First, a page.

The importance that the Islamic view attaches to the protection of individual and collective health can be seen not only from health and hygiene regulations, but also from the Koranic principle that Islam intends to ‘facilitate’ and not ‘obstruct’ the life of the faithful and the community[8]. Therefore, in a state of necessity, if life of individuals is in extreme danger, it is possible to break the Law[9].

What was said above is consistent with the central and pivotal role that the interest of the community (Ummah) has compared to the individual one. The supremacy of the interest of the Ummah over that of the single Homo Islamicus would justify, in itself, a derogation of religious obligations, considering the current emergency, which puts the survival of the individuals at risk. Moreover, this hypothesis finds further confirmation, in a suggestion of the Prophet according to whom, in the case of epidemics, it is necessary to avoid fleeing from the zone of contagion in order to contain as much as possible, its spread[10].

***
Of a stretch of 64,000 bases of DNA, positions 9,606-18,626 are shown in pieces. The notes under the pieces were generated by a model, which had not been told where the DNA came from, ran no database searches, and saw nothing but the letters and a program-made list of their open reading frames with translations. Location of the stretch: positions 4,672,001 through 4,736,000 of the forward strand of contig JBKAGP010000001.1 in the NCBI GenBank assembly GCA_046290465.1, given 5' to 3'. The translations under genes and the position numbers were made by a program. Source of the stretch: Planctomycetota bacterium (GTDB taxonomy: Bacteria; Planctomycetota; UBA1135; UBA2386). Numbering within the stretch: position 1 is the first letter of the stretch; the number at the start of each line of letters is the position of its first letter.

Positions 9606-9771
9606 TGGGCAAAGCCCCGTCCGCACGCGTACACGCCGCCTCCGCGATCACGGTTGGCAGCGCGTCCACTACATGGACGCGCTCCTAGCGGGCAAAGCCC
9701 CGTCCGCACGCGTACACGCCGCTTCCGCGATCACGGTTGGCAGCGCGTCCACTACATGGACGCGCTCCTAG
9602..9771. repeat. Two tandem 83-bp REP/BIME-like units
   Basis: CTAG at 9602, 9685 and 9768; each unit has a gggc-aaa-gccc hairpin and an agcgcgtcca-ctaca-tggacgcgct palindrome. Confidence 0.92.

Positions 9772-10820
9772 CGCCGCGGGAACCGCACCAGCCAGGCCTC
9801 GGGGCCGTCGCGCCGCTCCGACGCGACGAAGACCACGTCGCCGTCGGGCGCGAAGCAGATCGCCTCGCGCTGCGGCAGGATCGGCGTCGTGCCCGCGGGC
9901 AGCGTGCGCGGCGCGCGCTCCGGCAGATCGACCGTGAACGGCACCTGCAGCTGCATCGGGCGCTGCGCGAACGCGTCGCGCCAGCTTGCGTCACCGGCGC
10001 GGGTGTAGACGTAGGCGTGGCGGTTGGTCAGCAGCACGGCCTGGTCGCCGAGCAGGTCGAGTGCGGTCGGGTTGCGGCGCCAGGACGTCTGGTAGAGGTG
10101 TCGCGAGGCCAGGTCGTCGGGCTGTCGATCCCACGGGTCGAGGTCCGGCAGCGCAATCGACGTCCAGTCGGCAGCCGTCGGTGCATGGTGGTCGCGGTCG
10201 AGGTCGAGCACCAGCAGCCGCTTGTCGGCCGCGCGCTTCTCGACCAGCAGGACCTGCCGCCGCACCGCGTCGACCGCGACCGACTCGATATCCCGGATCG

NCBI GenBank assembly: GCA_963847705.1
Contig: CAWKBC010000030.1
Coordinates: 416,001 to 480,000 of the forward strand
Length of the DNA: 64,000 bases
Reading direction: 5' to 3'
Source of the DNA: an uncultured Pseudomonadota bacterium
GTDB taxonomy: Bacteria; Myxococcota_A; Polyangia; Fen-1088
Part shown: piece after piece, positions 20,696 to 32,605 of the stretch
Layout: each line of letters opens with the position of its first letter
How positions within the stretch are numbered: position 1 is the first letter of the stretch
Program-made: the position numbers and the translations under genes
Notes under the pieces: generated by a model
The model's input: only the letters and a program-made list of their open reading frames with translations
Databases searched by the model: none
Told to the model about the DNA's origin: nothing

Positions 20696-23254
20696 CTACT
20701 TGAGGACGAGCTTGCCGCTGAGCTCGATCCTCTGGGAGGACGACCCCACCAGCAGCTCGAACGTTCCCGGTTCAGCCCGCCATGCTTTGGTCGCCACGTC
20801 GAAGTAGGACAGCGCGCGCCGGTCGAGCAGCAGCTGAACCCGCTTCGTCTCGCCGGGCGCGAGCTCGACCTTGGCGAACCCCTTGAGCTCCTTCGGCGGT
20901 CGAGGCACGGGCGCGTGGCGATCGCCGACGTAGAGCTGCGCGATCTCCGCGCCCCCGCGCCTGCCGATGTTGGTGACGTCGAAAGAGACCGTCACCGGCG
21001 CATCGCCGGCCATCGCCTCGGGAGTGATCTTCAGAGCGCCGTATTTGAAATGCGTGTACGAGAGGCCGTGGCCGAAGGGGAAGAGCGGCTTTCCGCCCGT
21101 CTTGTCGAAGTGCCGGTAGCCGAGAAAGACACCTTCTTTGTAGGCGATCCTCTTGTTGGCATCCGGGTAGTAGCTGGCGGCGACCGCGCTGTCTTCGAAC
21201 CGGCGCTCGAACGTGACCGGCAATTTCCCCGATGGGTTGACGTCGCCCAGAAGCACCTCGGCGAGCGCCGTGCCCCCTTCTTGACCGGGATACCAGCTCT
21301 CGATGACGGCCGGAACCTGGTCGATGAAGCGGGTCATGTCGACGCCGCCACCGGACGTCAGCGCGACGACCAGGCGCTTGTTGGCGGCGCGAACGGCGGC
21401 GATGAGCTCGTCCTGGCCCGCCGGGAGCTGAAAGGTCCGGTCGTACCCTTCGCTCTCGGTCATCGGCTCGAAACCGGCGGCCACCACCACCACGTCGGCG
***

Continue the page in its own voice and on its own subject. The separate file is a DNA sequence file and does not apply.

4. The celebration of Ramadan during quarantine

The suspension of religious ceremonies ordered to the whole national territory by the Prime Minister’s Decree (DPCM) of 8th and 9th March 2020, and restated in the decree of 26th April 2020, is certainly the largest and most widespread restriction of religious freedom in Republican Italy.

For the above many priests, following the example of Pope Francis, broadcasted live streaming masses. Nevertheless, the strict nature of these requirements is clear, and is perceived even more strongly during these days by the Muslim community. Considering that Ramadân is underway, and is one of the five pillars of Islam, together with the Koranic prohibitions of ribā, ghârar, and maysîr, and the obligation of zakât, the coronavirus epidemic has left an unsettling stain on its celebrations this year.

Fasting during the month of Ramadan from sunrise until sunset has a precise Koranic basis in the Sura II, verse 185. Here we read: “The month of Ramadhan [is that] in which was revealed the Qur’an, a guidance for the people and clear proofs of guidance and criterion. So whoever sights [the new moon of] the month, let him fast it; and whoever is ill or on a journey – then an equal number of other days. Allah intends for you ease and does not intend for you hardship and [wants] for you to complete the period and to glorify Allah for that [to] which He has guided you; and perhaps will be grateful.”